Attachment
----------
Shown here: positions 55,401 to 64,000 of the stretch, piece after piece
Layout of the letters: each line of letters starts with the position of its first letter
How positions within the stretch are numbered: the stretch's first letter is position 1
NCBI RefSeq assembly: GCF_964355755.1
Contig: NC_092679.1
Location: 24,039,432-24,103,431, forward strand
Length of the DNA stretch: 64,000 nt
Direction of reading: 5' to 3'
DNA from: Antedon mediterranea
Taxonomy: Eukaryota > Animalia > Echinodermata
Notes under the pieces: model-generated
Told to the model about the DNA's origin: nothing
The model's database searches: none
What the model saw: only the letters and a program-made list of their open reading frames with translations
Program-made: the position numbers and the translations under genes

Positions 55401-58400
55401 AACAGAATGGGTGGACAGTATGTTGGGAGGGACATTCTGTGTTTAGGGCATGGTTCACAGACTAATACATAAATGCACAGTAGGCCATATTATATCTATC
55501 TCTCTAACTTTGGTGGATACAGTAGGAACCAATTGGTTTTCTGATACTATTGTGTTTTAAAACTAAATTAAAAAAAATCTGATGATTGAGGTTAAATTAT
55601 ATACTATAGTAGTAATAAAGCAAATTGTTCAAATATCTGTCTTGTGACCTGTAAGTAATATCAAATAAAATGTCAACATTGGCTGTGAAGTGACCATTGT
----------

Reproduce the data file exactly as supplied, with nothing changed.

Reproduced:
Shown here: positions 55,401 to 64,000 of the stretch, piece after piece
Layout of the letters: each line of letters starts with the position of its first letter
How positions within the stretch are numbered: the stretch's first letter is position 1
NCBI RefSeq assembly: GCF_964355755.1
Contig: NC_092679.1
Location: 24,039,432-24,103,431, forward strand
Length of the DNA stretch: 64,000 nt
Direction of reading: 5' to 3'
DNA from: Antedon mediterranea
Taxonomy: Eukaryota > Animalia > Echinodermata
Notes under the pieces: model-generated
Told to the model about the DNA's origin: nothing
The model's database searches: none
What the model saw: only the letters and a program-made list of their open reading frames with translations
Program-made: the position numbers and the translations under genes

Positions 55401-58400
55401 AACAGAATGGGTGGACAGTATGTTGGGAGGGACATTCTGTGTTTAGGGCATGGTTCACAGACTAATACATAAATGCACAGTAGGCCATATTATATCTATC
55501 TCTCTAACTTTGGTGGATACAGTAGGAACCAATTGGTTTTCTGATACTATTGTGTTTTAAAACTAAATTAAAAAAAATCTGATGATTGAGGTTAAATTAT
55601 ATACTATAGTAGTAATAAAGCAAATTGTTCAAATATCTGTCTTGTGACCTGTAAGTAATATCAAATAAAATGTCAACATTGGCTGTGAAGTGACCATTGT